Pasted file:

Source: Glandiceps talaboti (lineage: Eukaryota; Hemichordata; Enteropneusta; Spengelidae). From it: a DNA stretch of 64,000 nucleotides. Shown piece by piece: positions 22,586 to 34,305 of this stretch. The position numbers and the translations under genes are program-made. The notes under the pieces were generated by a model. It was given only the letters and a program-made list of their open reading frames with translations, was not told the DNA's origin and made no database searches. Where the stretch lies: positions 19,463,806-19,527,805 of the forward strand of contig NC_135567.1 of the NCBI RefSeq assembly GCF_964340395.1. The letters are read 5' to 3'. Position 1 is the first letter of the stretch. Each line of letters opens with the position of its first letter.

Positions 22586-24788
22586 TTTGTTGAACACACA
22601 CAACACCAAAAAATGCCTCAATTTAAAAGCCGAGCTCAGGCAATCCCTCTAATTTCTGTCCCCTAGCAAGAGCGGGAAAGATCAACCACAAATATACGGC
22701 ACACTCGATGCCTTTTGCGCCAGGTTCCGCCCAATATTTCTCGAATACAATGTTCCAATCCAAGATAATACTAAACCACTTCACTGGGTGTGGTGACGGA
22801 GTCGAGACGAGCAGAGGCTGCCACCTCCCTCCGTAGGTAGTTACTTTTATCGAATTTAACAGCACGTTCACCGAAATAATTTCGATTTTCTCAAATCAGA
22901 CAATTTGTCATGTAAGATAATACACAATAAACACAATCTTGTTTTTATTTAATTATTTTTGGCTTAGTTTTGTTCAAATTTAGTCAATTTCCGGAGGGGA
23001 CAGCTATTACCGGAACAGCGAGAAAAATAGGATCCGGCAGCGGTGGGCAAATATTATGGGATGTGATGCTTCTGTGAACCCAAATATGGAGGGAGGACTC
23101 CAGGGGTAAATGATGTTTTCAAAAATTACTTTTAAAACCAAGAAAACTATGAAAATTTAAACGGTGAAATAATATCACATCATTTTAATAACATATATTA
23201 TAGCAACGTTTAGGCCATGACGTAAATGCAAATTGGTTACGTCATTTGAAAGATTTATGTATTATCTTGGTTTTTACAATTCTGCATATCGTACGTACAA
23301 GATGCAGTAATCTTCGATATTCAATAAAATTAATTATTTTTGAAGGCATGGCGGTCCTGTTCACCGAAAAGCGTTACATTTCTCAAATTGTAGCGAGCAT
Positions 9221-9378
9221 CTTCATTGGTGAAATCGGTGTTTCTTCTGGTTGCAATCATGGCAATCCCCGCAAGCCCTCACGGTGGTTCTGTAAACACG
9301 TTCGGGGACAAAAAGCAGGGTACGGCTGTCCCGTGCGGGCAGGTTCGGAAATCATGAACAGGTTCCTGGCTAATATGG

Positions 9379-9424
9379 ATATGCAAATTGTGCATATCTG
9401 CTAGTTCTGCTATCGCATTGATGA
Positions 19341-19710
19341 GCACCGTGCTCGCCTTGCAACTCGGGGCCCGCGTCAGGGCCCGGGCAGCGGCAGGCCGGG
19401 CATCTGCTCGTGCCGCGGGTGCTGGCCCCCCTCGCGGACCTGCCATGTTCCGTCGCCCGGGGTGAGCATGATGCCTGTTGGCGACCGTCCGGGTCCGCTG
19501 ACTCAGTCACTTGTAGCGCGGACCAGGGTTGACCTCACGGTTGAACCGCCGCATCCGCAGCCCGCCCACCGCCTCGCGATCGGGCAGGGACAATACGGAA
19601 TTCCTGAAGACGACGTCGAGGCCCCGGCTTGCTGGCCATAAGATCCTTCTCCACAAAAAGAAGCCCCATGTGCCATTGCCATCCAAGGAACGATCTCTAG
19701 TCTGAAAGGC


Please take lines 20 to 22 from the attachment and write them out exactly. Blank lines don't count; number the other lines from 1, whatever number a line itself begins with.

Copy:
19401 CATCTGCTCGTGCCGCGGGTGCTGGCCCCCCTCGCGGACCTGCCATGTTCCGTCGCCCGGGGTGAGCATGATGCCTGTTGGCGACCGTCCGGGTCCGCTG
19501 ACTCAGTCACTTGTAGCGCGGACCAGGGTTGACCTCACGGTTGAACCGCCGCATCCGCAGCCCGCCCACCGCCTCGCGATCGGGCAGGGACAATACGGAA
19601 TTCCTGAAGACGACGTCGAGGCCCCGGCTTGCTGGCCATAAGATCCTTCTCCACAAAAAGAAGCCCCATGTGCCATTGCCATCCAAGGAACGATCTCTAG